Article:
Assessing the Best Practices for In-line Inspection
Much of today’s oil and gas infrastructure is expected to continue operating into the foreseeable future, despite having exceeded its original design life. In-line inspection solutions are imperative to ensure that assets are operated as safely, efficiently, and economically as possible. It’s important to keep in mind the multiple factors that can affect how well an ILI performs, as well as the general type of tools currently available.
Prior Assessments – Piggability & Factory Assessment Testing
Before the in-line inspection, a piggability assessment should be conducted to determine whether the pipeline is safe for in-line tools. A pipeline must be in a clean condition before an In-line Inspection (ILI) run – loose or adhered deposits and scale can cause a range of issues, resulting in the tool sensors being damaged, loss of data, and even for the tool to get stuck in the pipeline. The ILI tools themselves must also meet the specifications of the site once they’ve been mobilised, to give confidence that the end-users will not be disrupted in subsequent tool runs. Whilst ILI technology has developed and improved over the years, there can still be anomalies in the data, and product flows can still be halted – assessment on tool sustainability and logistics will help create a successful strategy and basis of recommendation on inspection technology.
Intelligent/Smart Inspection Tools
Different ILI tools have been developed over the years to help manage specific integrity threats. The general classifications for the tools are:
- Geometry detection tools – A tool that utilises inertia to measure the bore of the pipe, to identify pipeline movement
- Calliper tools – to detect variation in the inside surface of the pipe such as ovality or dents
- Metal loss detection tools – Magnetic Flux Leakage (MFL) and Ultrasonic are two common metal loss detection methods, with MFL being the most commonly used in ILI technology. Magnetic Flux Leakage (MFL) provides an indirect measurement of metal loss, and with additional sensors discriminates between internal and external defects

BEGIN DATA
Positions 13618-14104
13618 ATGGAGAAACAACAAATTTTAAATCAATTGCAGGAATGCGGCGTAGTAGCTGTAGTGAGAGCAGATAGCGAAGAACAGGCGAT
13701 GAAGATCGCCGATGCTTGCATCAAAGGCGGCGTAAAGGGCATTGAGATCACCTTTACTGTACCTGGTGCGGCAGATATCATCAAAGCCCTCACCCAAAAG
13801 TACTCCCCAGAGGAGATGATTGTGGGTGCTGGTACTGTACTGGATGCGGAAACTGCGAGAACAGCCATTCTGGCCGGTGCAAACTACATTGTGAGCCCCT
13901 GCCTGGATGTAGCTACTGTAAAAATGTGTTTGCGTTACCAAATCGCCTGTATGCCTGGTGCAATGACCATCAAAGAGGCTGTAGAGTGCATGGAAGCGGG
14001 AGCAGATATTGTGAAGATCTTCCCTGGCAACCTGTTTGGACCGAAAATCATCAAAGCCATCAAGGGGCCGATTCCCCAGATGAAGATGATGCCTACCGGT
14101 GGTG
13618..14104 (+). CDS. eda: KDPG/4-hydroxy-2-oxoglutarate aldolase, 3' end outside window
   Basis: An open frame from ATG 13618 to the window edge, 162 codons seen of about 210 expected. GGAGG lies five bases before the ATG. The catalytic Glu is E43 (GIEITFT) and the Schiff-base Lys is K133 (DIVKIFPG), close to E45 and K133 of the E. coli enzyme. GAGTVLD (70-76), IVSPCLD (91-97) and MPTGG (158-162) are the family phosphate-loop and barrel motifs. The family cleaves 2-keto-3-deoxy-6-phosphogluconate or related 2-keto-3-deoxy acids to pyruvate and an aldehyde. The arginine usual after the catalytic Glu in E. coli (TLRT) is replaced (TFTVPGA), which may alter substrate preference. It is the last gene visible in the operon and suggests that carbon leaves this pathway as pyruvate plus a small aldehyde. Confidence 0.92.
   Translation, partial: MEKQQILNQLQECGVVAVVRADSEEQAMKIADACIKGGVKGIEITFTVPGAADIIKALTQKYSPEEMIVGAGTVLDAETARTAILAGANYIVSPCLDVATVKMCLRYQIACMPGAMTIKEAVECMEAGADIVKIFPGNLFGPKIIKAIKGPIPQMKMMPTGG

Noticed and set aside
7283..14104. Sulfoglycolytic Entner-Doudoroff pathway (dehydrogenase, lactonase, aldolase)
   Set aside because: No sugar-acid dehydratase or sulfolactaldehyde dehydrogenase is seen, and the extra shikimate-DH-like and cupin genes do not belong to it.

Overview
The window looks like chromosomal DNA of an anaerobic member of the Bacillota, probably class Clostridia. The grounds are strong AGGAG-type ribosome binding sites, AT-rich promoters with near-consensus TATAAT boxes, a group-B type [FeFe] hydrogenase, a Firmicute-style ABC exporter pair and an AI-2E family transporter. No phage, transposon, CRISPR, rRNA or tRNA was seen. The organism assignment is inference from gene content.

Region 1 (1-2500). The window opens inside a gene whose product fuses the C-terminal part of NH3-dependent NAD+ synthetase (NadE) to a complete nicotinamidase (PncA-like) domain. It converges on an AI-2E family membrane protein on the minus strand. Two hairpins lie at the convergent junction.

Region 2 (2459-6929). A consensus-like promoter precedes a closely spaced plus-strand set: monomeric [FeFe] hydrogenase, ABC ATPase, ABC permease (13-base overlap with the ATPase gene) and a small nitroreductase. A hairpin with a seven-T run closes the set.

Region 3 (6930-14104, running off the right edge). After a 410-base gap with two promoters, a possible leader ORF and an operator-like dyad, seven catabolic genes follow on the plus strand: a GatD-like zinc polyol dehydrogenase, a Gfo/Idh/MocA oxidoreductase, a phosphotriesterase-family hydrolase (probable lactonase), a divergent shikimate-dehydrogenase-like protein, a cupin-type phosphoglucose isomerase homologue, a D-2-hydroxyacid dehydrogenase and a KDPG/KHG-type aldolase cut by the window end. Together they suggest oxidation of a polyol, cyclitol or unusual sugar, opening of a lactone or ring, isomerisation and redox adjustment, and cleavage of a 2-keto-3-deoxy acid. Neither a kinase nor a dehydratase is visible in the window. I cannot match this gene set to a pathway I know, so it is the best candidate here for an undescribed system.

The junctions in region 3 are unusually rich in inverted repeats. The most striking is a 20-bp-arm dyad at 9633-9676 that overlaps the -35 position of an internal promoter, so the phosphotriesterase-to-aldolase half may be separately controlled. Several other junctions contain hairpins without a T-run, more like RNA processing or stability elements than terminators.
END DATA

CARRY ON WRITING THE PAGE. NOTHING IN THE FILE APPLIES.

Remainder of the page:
- Crack detection tools – Ultrasonic shear waves and EMAT (Electro-Magnetic Acoustic Transducer) are used in detecting crack-like features
Speed control is also available for the type of tool implemented, giving the pipeline operators flexibility in throughput, resulting in optimal data acquisition.
The selection of the appropriate ILI tools should be a result of a review that identifies how susceptible a pipeline is to a threat. To get the best results from an inspection, the review of the threats, the specification of the pipeline, and the tools expected performance must be considered. Each ILI tool type has its advantages and disadvantages, so understanding and implementing the correct tool, or even a combination of tools (combo-tools) can help avoid a pipeline failure.
Documentation is a key part of any inspection activity. Documentation will be required that records the completion of inspection activities safely and successfully, including operational procedures, project method statements, lifting plans, HAZID reviews, and health and safety assessments. A Final Report should summarise the important operational information (i.e. run preparation, running of the tool, etc) and provide information on the success of the inspection and quality of data collected. In all situations, the primary objective should be to maintain safety. Secondary considerations, e.g. pipeline criticality, should then be used to determine the maximum allowable time before on-site investigation shall take place.
Successful, in-depth reporting functions as part of good communication & co-operation between the ILI service provider and the pipeline operator is a key element of successful ILI inspections. Understanding the causes of failed ILI runs is key to improving first run success rates, and to understanding the responsibility for run failure and requirements for cost recovery.
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